Football Language Podcast: Take the Ball to the Corner Flag
DF: Hello everyone, this is Damian from the Learning English Through Football team. I hope we are all doing well and staying safe wherever we are in the world. Today’s football language podcast will look at a phrase which is connected with game management – take the ball to the corner flag. Don’t forget that there is a transcript for this report which can be accessed from our site at languagecaster.com.
Stinger: You are listening to languagecaster.com (in Italian).
DF: OK, so in a recent match from the Premier League I noticed that Manchester City midfield star Kevin De Bruyne received the ball from one of his team mates and instead of running or passing towards the opposition’s goal he dribbled the ball towards the corner flag. It was in injury time – well after the 90th minute – and De Bruyne wanted to run down the clock and one of the most effective ways of doing this is by taking the ball to the corner flag. If a player takes it to the corner it means it’s a lot harder for the opposition to score as it’s so far away from the goal. Although this kind of play is allowed in the game – no foul has been committed – many view this kind of action as being quite cynical as teams are wasting time. It is very frustrating but when my team are winning with a minute remaining I am screaming for them to take the ball to the corner to manage the game, run down the clock and pick up the three points.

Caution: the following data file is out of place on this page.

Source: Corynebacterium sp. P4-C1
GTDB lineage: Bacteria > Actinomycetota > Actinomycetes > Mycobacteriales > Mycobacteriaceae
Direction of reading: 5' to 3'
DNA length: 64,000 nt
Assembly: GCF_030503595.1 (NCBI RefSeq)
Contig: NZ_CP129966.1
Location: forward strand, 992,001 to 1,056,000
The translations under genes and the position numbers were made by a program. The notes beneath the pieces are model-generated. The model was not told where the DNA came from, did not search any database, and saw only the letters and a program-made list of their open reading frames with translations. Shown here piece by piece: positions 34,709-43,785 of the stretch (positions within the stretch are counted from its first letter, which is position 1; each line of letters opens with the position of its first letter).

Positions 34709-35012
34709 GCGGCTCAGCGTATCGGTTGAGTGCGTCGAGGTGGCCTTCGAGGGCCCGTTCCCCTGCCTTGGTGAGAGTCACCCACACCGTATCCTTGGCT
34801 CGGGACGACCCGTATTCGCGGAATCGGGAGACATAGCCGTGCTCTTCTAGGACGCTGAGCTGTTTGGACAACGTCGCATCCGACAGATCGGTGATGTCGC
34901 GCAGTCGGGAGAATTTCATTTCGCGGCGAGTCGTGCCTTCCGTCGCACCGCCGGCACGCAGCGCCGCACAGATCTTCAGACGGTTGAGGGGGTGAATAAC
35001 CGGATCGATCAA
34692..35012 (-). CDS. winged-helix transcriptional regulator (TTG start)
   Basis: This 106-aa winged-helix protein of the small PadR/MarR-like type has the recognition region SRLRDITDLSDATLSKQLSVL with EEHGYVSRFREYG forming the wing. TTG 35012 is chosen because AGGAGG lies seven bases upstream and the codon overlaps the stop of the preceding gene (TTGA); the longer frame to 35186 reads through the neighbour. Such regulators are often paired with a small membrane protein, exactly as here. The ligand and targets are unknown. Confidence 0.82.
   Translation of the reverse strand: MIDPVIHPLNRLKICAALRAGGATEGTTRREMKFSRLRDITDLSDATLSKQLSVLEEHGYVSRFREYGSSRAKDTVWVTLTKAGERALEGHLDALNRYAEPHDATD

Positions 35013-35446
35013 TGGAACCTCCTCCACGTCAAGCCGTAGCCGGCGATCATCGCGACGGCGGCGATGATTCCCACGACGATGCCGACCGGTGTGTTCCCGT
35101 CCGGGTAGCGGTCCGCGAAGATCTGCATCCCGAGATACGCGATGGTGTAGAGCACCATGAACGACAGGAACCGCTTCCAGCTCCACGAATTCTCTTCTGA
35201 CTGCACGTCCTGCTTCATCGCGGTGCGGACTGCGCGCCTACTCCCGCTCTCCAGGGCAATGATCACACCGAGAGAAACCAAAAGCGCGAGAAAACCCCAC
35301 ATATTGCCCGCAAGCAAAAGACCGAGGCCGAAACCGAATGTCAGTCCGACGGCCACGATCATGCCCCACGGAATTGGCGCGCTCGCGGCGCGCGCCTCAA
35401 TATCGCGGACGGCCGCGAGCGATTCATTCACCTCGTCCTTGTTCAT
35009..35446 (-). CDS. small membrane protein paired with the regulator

Example: ‘Spurs were taking the ball into the corner‘ – Mourinho’s tactics questioned by ex-Tottenham winger Andros Townsend (Goal.com, July 2020).
DF: Thanks everyone for listening – we hope you enjoyed our look at the phrase ‘taking the ball to the corner flag‘. Listen out for examples of this phrase when you are watching football and maybe you can let us know how this phrase is said in other languages. Drop us a line at firstname.lastname@example.org or, of course, you can drop a comment in the section below the post here at languagecaster.
Don’t forget there is also a transcript for the report which can be accessed for free at languagecaster. OK, we’ll be back soon with some more football language. Enjoy all the football this week – see you soon. Bye bye.